Because SFN affects ROS production in a time-dependent manner (Figure 1B, 1C), we measured changes in mRNA levels of NRF2 and the downstream genes GCLC, HMOX1, NQO1, and KLF9, after 6 and 24 hours of SFN treatment (Figure (Figure5).5). In A2780 cells, the early (6 hours) increase in NRF2 mRNA was not observed at the 24-h time point. Nevertheless, an increase in NRF2-regulated downstream genes GCLC, HMOX1, and NQO-1 was found in SFN- and SFN-Xest-treated cells after 24 h of treatment. In contrast, the initial SFN-induced increase of KLF9 mRNA was reversed to a down-regulation after 24 h of treatment (Figure (Figure5B),5B), an effect also observed in SKOV3 and MDA-MB-231 cells (Figure 5C, 5D). This result may suggest a common mode of redox regulations in different types of carcinoma cell lines.
To more deeply analyze the involvement of IP3Rs in SNF-induced apoptosis, we selectively silenced mRNA of type 1, 2 and 3 IP3Rs in A2780 cells to differentiate which type of IP3R is responsible for SFN-induced changes (Figure (Figure6).6). Silencing of IP3R1 gene expression completely prevented the SFN-induced increase in apoptosis and NRF2 protein expression (Figure 6A, 6B), while no effect was observed when IP3R2 or IP3R3 were silenced, compared to a loading control.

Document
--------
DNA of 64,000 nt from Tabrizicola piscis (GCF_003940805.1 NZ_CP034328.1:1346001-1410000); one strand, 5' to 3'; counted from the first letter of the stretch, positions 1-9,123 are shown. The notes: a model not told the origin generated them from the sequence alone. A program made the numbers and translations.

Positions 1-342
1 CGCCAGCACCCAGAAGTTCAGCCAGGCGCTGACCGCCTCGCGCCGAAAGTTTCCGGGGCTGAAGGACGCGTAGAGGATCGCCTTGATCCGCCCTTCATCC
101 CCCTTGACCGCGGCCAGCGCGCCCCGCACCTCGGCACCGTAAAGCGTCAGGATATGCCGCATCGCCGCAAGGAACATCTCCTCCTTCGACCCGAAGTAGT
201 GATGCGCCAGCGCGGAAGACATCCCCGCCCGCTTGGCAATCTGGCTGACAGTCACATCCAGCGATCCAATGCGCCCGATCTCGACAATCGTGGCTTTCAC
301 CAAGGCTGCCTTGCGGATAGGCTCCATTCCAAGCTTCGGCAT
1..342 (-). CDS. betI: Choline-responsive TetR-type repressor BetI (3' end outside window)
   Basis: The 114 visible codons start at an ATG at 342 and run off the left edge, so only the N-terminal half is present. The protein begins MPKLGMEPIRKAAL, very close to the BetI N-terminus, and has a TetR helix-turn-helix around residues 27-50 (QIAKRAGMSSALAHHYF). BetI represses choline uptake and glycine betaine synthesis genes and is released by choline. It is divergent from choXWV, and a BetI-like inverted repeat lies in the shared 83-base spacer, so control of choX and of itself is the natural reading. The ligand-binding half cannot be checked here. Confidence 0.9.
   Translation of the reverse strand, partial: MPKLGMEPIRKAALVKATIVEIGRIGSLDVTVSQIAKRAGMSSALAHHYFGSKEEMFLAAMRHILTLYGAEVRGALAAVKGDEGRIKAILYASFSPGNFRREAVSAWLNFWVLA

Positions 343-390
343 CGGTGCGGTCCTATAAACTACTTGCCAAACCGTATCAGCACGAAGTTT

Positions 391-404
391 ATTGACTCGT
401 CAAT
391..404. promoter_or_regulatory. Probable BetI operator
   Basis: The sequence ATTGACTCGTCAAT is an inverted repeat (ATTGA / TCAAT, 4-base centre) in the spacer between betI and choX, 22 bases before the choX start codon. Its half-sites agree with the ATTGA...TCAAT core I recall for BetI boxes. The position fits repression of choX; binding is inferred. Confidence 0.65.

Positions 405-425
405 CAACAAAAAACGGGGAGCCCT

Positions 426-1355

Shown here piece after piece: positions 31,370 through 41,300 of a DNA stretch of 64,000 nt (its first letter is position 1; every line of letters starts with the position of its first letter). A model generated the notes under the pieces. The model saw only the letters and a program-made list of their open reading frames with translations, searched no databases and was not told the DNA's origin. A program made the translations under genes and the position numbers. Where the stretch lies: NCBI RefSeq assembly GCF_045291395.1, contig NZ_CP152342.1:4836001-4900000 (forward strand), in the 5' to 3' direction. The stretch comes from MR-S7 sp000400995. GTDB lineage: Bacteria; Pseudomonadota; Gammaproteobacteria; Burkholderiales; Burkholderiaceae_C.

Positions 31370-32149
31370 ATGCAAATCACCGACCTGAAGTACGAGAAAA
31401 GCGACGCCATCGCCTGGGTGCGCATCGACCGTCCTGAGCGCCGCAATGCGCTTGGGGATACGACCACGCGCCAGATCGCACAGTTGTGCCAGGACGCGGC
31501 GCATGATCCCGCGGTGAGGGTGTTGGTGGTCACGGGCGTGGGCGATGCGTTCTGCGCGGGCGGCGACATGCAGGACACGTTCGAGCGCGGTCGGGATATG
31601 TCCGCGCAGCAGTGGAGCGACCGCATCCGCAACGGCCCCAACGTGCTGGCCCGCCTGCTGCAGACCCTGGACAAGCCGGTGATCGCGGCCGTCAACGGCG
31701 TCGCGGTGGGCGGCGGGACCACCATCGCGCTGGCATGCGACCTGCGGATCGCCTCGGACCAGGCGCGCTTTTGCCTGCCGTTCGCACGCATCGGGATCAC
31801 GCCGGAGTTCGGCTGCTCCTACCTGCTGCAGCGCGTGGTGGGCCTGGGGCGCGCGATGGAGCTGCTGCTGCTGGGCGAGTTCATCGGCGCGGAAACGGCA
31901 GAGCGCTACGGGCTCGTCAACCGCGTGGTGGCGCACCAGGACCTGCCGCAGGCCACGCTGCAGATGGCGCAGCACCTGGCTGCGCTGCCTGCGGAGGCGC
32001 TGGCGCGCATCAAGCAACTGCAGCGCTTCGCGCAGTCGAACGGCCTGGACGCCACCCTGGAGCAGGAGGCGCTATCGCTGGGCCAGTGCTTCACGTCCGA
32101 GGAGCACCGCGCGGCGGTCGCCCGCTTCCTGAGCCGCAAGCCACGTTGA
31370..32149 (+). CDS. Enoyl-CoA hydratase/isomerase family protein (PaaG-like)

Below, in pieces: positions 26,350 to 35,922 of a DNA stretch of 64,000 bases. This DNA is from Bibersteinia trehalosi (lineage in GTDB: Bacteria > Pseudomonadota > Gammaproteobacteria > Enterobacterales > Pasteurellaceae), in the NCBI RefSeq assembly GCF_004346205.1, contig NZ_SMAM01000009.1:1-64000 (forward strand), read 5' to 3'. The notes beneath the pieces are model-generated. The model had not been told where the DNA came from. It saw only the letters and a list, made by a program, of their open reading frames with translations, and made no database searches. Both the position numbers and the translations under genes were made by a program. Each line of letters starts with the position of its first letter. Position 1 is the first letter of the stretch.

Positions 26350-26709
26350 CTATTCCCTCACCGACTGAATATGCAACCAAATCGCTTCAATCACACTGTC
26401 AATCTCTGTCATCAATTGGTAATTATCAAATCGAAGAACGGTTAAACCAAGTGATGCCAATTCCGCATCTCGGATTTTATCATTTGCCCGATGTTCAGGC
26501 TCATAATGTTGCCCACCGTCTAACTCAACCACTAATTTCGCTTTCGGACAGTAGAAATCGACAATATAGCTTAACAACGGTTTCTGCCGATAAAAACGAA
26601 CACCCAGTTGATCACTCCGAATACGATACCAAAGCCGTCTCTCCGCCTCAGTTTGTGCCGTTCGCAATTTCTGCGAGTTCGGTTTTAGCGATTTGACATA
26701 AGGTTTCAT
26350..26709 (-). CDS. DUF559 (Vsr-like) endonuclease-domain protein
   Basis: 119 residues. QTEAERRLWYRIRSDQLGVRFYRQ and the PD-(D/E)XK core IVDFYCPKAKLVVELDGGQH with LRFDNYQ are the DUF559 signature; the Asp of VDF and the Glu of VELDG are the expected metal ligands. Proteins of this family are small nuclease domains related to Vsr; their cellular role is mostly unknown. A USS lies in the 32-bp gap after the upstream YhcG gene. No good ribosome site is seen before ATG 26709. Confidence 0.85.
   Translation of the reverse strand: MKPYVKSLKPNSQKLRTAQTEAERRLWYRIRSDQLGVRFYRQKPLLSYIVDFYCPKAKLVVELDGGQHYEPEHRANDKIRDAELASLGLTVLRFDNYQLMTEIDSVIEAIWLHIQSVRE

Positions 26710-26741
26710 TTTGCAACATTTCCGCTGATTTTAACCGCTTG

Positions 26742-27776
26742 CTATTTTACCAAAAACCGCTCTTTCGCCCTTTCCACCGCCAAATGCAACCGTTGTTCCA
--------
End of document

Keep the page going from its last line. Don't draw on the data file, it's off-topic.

To determine the possible mutual involvement of IP3R1 and NRF2 in SFN-induced apoptosis, the IP3R1 and NRF2 genes were silenced either separately or in combination in cells subsequently treated with SFN (Figure (Figure7A).7A). IP3R1 silencing completely prevented SFN-induced apoptosis, while NRF2 silencing decreased SFN-induced apoptosis nearly 45%. Combined silencing of the IP3R1 and NRF2 mRNA resulted in preventing SFN-induced apoptosis. The average efficiency of IP3R1 silencing was more than 65% and for NRF2 was more than 60%, as determined by Western blot analysis (Figure (Figure7B7B).